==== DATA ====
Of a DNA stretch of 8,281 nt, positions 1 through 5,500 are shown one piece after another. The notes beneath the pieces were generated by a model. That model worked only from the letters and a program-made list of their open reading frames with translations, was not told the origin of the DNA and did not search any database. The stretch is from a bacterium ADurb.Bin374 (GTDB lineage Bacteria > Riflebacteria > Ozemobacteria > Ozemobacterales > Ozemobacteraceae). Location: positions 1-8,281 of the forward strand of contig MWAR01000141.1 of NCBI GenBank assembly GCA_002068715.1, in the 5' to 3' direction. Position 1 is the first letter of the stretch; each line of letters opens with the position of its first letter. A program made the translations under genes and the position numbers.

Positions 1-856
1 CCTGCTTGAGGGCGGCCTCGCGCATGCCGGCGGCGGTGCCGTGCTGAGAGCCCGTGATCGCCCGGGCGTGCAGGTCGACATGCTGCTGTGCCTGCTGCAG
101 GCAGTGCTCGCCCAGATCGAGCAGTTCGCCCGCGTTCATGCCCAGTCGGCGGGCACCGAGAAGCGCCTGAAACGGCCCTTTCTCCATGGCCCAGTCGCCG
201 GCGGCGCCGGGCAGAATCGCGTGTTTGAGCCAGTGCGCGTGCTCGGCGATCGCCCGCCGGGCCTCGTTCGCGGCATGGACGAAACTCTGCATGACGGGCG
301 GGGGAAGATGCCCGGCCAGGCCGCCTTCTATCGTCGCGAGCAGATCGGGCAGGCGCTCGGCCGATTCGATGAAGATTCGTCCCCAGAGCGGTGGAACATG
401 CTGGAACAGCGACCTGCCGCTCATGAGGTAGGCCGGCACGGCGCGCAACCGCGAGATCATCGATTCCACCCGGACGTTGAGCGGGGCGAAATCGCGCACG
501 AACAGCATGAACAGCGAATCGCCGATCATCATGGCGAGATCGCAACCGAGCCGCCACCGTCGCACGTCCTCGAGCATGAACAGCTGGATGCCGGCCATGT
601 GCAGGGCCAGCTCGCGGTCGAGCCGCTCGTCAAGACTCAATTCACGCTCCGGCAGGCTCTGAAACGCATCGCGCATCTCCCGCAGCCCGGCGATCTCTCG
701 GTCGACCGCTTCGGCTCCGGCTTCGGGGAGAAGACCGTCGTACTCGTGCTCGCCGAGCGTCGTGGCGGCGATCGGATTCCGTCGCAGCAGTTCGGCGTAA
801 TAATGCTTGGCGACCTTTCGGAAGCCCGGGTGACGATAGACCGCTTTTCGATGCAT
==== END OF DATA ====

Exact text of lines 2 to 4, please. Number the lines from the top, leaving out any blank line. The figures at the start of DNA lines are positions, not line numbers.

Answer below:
Positions 1-856
1 CCTGCTTGAGGGCGGCCTCGCGCATGCCGGCGGCGGTGCCGTGCTGAGAGCCCGTGATCGCCCGGGCGTGCAGGTCGACATGCTGCTGTGCCTGCTGCAG
101 GCAGTGCTCGCCCAGATCGAGCAGTTCGCCCGCGTTCATGCCCAGTCGGCGGGCACCGAGAAGCGCCTGAAACGGCCCTTTCTCCATGGCCCAGTCGCCG